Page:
And as Joel Joffe, one of Mr Mandela's defence attorneys recalls in his book, The State vs Nelson Mandela: The trial that changed South Africa:

"At this moment he paused, a long pause, in which one could hear a pin drop in the court, and then looking squarely at the judge he finished: 'It is an ideal for which I hope to live for and to achieve'. Then dropping his voice, very low, he added: 'But if needs be it is an ideal for which I am prepared to die'. He sat down in a moment of profound silence, the kind of silence that I remember only in climactic moments in the theatre before the applause thunders out. Here in court there was no applause … from the public benches one could hear people release their breath with a deep sigh as the moment of tension passed."

It was great, selfless leadership. He said of his commitment to the struggle against apartheid and for freedom: "We all did so not for any personal gain or material rewards. We took this stand because these were goals we saw as worthy and virtuous."

But Mr Mandela was no saint. His life and work should be examined, critically assessed and interrogated. Cornel West reminded us in 2006 that we should not "make Nelson Mandela some kind of icon on a pedestal belonging to a museum. He is a wave in an ocean, part of a rich tradition that raises certain kinds of questions, beginning with our own lives and our willingness to muster the courage to examine who we are as humans."

How do we reflect on the legacy of Madiba at the current juncture of our political history? How do we understand him?

He was born in and of the struggle. As he once famously proclaimed, "The struggle is my life".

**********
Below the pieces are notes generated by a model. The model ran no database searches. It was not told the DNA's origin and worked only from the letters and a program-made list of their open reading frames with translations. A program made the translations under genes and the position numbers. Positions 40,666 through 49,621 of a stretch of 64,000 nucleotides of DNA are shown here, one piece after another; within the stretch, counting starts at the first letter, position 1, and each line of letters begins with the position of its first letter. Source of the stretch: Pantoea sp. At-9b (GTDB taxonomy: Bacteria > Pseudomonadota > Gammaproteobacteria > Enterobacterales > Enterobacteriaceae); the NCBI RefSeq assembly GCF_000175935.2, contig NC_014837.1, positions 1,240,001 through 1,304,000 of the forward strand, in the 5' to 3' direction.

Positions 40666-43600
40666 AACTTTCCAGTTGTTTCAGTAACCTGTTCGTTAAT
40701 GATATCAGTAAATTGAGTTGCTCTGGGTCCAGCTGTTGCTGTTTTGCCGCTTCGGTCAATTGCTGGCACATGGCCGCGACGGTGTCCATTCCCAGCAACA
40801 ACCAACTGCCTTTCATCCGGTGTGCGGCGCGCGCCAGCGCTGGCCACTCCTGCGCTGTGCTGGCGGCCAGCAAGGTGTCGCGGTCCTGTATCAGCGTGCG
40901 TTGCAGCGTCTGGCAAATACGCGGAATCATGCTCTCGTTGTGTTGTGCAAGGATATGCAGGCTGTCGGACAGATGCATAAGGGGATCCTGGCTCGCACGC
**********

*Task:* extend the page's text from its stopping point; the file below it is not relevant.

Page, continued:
He was in many ways the product of the liberation movement, tempered by a culture of criticism and dialogue and hardened by the responsibilities of the movement and the accountability of leadership.

Oliver Tambo wrote to Mandela when it became clear in exile that Mandela had initiated contact with the National Party in the midst of the turbulent 1980s, demanding: "You are answerable, Nelson. We want to know what your reasons are for talking with the 'boers'".

It is this tradition of openness, debate, and dialogue that produced the likes of Albert Luthuli, Lilian Ngoyi, Ruth First, Walter Sisulu, Albertina Sisulu and many others.

I want, in conclusion, to quote the internationally acclaimed Nigerian playwright and author Wole Soyinka:

Your bounty threatens me, Mandela, that taut

Drumskin of your heart on which our millions

Dance. I fear we latch, fat leeches

On your veins. Our daily imprecations

Dull keen edges of your will

Compromises deplete your act's repletion-

Feeding will-voided stomachs of a continent,

What will be left of you, Mandela?

 

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Written By: WebMaster WebMaster
Date Posted: 9/29/2009
Number of Views: 1943